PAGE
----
Though Taylor Swift‘s decision to put her discography back on Spotify a week ago was—despite her protestations—an obvious attempt at further inflaming Katy Perry, it’s also a good enough reason as any to reexamine her discography. So it is now that I urge you to listen to her fourth album Red.
It’s hard now to think of Swift as something smaller and more humble than the highest, most gleaming lightning rod in a dark thunderous sky, but when Red was released in October 2012 she was mostly just a good ol’ pop star. She was not without controversy, of course (Kanye West’s interruption of her VMA acceptance speech happened in 2009), but still most of it was centered around which of her songs were about which of her famous ex-boyfriends, a scavenger hunt she openly encouraged via clues written into her albums’ liner notes. She was not yet a one-woman factory for conversations about feminism or race or gentrification, whose every move is treated with presidential-level scrutiny.
Red, in many respects, feels like the last pure Taylor Swift album we’ll ever get. It’s not just the last one before her career became consumed by the narratives that grow from it, but also the last one before she completely engineered her music for world domination. Nobody with a stake in the Taylor Swift business—which is a lot of people—would deem her most recent album 1989 to be anything other than a gigantic success, not when counting (the money derived from) three No. 1 singles, 1.2 million copies moved in its first week, and a sold-out worldwide tour. 1989 is still encoded with Swift’s DNA—top-shelf songwriting and her typically biting, often self-referential lyrics—but it presents a homogenized version of a pop star who once stood alone in an industry colored by the creation and pursuit of trends. 1989 pulls broadly from the history of pop music—”Shake It Off” nods at Motown girl groups, while a song like “All You Had to Do Was Stay” is pure Radio Disney—but it’s mostly infatuated, like so much pop of the time, with the ’80s. The country music of her early days was left a molted skin. Her much cooler friends Haim loomed large.
Speak Now—her third album, released in 2010—was similarly imperfect, though in the opposite way. Like 1989, Speak Now is a largely great album that contains several astounding songs. But it situates Swift in a place that feels inert, not expanding on the pop-country of her impeccable sophomore album Fearless as much as just playing it louder. Red, meanwhile, is the perfect midpoint between both records, staying true to her roots as a country traditionalist and singer-songwriter confessionalist, but also charting several exciting, new paths for her music.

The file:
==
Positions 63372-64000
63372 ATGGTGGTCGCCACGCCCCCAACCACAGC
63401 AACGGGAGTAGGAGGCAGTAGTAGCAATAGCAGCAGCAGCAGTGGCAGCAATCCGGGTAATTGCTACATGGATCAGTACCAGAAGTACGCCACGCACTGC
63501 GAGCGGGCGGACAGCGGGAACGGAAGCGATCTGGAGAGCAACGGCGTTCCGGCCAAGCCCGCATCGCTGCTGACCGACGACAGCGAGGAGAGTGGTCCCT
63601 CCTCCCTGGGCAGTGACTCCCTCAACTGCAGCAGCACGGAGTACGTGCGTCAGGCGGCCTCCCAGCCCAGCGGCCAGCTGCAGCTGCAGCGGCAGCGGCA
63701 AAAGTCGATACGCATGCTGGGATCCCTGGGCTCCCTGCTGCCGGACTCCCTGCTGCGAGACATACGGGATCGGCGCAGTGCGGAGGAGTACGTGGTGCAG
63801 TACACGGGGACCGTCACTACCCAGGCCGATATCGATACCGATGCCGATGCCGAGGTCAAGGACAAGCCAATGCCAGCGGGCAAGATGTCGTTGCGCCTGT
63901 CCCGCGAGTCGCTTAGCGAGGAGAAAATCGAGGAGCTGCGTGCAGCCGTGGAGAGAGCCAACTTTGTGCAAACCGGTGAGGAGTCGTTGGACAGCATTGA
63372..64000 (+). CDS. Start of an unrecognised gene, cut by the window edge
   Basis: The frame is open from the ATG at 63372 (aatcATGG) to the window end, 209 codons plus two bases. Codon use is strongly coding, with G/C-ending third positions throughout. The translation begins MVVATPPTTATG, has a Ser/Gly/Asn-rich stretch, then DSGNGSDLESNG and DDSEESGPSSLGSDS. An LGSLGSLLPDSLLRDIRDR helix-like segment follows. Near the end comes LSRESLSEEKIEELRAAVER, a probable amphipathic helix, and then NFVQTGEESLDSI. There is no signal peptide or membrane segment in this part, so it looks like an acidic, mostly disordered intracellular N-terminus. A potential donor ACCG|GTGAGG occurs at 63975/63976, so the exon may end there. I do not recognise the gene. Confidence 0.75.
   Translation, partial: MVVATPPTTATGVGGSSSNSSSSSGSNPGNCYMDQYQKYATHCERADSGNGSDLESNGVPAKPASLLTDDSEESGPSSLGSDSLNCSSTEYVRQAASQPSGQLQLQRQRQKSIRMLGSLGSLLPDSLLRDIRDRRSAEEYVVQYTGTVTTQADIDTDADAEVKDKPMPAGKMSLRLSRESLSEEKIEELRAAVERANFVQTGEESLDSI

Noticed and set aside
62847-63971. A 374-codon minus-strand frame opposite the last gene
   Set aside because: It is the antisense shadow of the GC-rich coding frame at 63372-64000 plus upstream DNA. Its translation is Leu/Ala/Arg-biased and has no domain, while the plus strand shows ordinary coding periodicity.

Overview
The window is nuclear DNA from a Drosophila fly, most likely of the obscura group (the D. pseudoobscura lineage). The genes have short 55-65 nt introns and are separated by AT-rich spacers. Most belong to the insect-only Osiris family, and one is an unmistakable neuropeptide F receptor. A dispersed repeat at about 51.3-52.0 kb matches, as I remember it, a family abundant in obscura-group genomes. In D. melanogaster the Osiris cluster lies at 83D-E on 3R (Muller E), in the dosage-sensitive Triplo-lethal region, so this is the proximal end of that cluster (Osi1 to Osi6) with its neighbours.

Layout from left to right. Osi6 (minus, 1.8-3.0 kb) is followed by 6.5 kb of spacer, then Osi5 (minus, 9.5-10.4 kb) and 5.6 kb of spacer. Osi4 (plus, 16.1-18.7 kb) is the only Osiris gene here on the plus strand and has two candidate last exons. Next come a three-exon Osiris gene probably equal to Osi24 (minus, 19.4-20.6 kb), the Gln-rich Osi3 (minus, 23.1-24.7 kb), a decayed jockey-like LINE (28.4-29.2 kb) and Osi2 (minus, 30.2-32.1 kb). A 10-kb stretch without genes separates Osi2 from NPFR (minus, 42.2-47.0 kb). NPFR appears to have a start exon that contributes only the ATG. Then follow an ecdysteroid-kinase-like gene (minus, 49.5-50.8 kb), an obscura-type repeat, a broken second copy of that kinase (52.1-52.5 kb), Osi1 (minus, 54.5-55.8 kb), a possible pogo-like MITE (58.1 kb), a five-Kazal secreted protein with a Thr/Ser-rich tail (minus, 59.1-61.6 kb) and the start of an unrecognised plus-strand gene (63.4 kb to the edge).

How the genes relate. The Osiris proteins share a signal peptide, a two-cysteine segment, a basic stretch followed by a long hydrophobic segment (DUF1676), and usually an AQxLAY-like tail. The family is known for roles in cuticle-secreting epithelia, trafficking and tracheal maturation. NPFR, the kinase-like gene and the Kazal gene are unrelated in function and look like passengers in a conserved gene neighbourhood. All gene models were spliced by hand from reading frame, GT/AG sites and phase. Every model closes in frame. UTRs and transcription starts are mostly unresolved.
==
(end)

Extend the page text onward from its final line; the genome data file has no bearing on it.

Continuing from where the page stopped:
The most obvious of those paths was the blatant, even danceable, pop that would bloom into its own album on 1989. Red‘s lead single “We Are Never Ever Getting Back Together”—her first to be produced by Max Martin and his partner Shellback—loudly and clearly announced a new Swift, with a lilting chorus that’s shot into the stratosphere by pulsing keyboards and thunderous drums. (An alternate version sent to country radio, and since scrubbed from the internet, offered a salve to her core fanbase by threading instruments like banjos and mandolins into the mix.) Still, despite being her first No. 1, it’s one of Red‘s more forgettable songs. Much better were “I Knew You Were Trouble.” and “22,” two later singles that were classified at the time as being inspired by the Skrillex-era understanding of the phrase “dubstep.” Listening back now, both just sound like songs where the bass enters prominently in the chorus, and the so-called “drops” are deployed with a purpose instead of simply as gimmicks. On “I Knew You Were Trouble.” the crashing bass echoes the feeling of being plunged to rock bottom, whereas on “22” it does the opposite, signifying the fleeting upward sweep of feeling young and invincible in the face of the oncoming doom of growing up. By contrast, something like “Shake It Off” feels purely kitschy. (“Red,” the title track, is perhaps the album’s best pop song since Swift flirts with Fleetwood Mac, but that’s an altogether different distinction.)